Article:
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"The world needed John Brown and John Brown came, and time will do him justice." Frederick Douglass (1886)

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Wednesday, August 29, 2012

News and Views--

Grave Marker of John Brown's Son is Recovered

Owen Brown's grave stone:
recovered and secure
To my knowledge, the first journalist to break the news of the recovery of Owen Brown's grave marker was Karin Bugge of the Altadena Patch.  Her report, dated August 24, notes that Paul Ayers of the organization, Save Altadena Trails, has acknowledged the simple gravestone has been found after having disappeared in 2004.  Owen Brown, one of the surviving Harper's Ferry raiders and third son of John Brown (born 1824) died in 1889, and his burial site on "Little Round Top" overlooks the city of Altadena, California.  According to Bugge's report, the disappearance of the grave stone was part of a controversy between the present owner of the land where Brown's body is interred and trail advocacy groups.  This conflict was well known, even to us on the east coast, who were dismayed to hear reports about the inaccessibility of the site due to the disagreeable position of the land owner--although it has never been made clear whether this man's scruples are antagonistic to Brown, or simply hostile toward people walking on his property.  Not having much information, we have assumed that this man removed the stone, and it was feared that it had been destroyed.  Whether or not this is what happened, we are happy to learn that the grave stone was found by a local man and his son and is secure.  According to Bugge, the Save Altadena’s Trails group intends "to 'take all necessary legal and logistical steps necessary to restore the grave stone to its rightful place.'"

Source: Karin Bugge, "Owen Brown's Grave Marker Has Been Found,"Altadena Patch (24 Aug.2012)

The Quindaro Remembrance
The Statue at Quindaro:
"Erected to the Memory of John
Brown By A Grateful People"

KANSAS CITY, KANSAS--According to a number of reports, the Old Quindaro Museum and Information Center, Inc., in Kansas City was scheduled to host a John Brown Statue 101 year anniversary and recognition event this past Saturday, August 25.  According to Bettse Folsom of the Greater Kansas City Examiner, the museum's coordinator, Jesse Hope, spoke of the Old Quindaro Museum as offering information about families like his own--many of them being descendants of formerly enslaved blacks who still reside around the Quindaro community.  Folsom reports that Hope "wrote a book entitled Quindaro," and the museum is recognized by the National Park Service "Underground Railroad Freedom Act" of March 16, 2012.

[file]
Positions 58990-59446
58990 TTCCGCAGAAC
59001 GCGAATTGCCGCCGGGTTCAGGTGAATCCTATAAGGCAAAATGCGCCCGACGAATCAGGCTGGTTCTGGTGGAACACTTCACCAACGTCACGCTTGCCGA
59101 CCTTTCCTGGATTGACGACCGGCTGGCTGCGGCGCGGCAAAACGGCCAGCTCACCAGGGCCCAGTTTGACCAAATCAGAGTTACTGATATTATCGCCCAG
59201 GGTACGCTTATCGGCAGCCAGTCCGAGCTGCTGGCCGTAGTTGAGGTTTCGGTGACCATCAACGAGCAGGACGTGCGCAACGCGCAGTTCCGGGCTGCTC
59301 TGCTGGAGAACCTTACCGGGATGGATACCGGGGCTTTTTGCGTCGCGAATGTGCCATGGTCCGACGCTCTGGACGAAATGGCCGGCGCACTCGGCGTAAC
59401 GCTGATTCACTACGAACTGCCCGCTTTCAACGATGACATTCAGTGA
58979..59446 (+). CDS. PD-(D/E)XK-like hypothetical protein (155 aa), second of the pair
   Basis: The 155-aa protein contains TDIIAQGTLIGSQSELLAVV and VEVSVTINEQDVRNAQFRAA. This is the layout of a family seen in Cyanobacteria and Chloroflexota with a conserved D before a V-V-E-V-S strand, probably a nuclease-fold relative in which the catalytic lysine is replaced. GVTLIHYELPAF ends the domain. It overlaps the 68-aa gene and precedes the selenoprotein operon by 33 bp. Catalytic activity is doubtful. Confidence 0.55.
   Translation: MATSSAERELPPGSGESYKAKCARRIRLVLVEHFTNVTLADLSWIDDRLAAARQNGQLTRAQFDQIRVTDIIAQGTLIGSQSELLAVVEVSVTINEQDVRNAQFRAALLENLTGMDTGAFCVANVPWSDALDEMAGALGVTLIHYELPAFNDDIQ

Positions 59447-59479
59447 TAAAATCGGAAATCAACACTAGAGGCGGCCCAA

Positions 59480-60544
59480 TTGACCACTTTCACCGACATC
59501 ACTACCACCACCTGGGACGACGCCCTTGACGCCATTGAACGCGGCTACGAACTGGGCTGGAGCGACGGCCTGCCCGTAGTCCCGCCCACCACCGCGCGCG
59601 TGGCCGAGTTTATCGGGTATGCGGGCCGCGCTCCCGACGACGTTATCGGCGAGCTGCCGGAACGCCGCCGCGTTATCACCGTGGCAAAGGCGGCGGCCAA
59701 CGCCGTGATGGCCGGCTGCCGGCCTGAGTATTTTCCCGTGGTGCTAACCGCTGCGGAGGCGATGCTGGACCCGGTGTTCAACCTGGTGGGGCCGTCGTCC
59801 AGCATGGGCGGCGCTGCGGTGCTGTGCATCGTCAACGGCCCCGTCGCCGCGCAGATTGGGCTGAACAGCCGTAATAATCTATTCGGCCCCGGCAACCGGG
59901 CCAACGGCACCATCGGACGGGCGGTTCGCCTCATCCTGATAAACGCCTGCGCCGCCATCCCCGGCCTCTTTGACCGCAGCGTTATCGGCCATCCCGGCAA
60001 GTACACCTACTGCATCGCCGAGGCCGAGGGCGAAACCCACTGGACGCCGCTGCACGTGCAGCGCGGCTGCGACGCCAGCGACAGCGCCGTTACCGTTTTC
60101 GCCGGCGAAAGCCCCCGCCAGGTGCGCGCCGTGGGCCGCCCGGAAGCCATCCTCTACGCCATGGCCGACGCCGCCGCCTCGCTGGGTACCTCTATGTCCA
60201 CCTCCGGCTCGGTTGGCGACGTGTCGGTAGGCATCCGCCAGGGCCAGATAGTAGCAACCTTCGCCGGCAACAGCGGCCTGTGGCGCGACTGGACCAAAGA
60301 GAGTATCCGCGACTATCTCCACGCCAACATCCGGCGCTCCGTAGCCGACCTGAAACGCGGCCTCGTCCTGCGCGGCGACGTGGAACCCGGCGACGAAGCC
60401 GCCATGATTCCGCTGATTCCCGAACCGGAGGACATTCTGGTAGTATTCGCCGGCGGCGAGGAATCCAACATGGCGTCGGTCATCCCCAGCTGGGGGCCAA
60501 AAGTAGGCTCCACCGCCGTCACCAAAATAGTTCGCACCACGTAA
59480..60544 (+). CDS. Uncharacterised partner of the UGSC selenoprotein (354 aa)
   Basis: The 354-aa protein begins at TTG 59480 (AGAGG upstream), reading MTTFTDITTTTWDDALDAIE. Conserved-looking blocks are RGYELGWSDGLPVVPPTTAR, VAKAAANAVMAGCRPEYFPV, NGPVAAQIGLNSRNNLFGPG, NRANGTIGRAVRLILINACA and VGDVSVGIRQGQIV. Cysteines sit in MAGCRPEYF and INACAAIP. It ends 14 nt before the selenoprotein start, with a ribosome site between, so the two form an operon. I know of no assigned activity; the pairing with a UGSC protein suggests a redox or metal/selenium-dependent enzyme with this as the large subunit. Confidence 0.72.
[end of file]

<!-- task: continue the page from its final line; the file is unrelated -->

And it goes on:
The recognition event reportedly was to feature musical artists well-known in the Blues circuit, and a "Gospel Hour" held "in remembrance of our ancestors who found freedom [and to] witness it through song and praise." Hope said their ancestors thanked God as they looked back over the Missouri River at the land of their enslavement.  The Old Quindaro Museum has a website at http://www.oldquindaro.org/.


Elijah Lovejoy and John Brown

Historian and author Brian Dunphy recently published an article in Alton (Illinois) Telegraph about the historical link between antislavery editor Elijah Lovejoy and John Brown.  Dunphy is the author of Abolitionism and the Civil War in Southwestern Illinois. It is most interesting that Dunphy's article recounts the Lovejoy-Brown link in an online publication based in the very town where Lovejoy was killed while defending his printing press in 1837.  Lovejoy, a "New School" Presbyterian minister, devoted his life to writing against slavery, and was persecuted for his radical stance.  After a number of his printing presses were thrown into the water by racist mobs, Lovejoy took his final stand in a warehouse.  Much to the dismay of William Lloyd Garrison and other non-violent abolitionists, however, Lovejoy had armed himself and actually died in the exchange of gun fire against the mob.  Students of Brown's life are quite familiar with the impact that Lovejoy's death had upon the strongly independent Ohio abolitionist, and while Garrison and others expressed dismay and disappointment in Lovejoy, Brown saw him as a virtuous figure and martyr for the antislavery cause.  A prayer meeting convened in Brown's town of Hudson, Ohio, became the famous occasion of the abolitionist's public oath to fight slavery--a promise he fulfilled in ever increasing measures over the next twenty-two years.  Dunphy does a nice job of recapping Brown's life, tracing Brown's development in Springfield, Massachusetts and finally as a Kansas guerilla.  He recounts Brown's role in the Pottawatomie killings without indulging in the usual claptrap about "terrorism."  While Dunphy conveys the questionable but popular notion that Brown intended to take the weapons from the Harper's Ferry armory, nevertheless he provides a neat, concise and thoughtful sketch of Brown's life flowing out of the Lovejoy moment.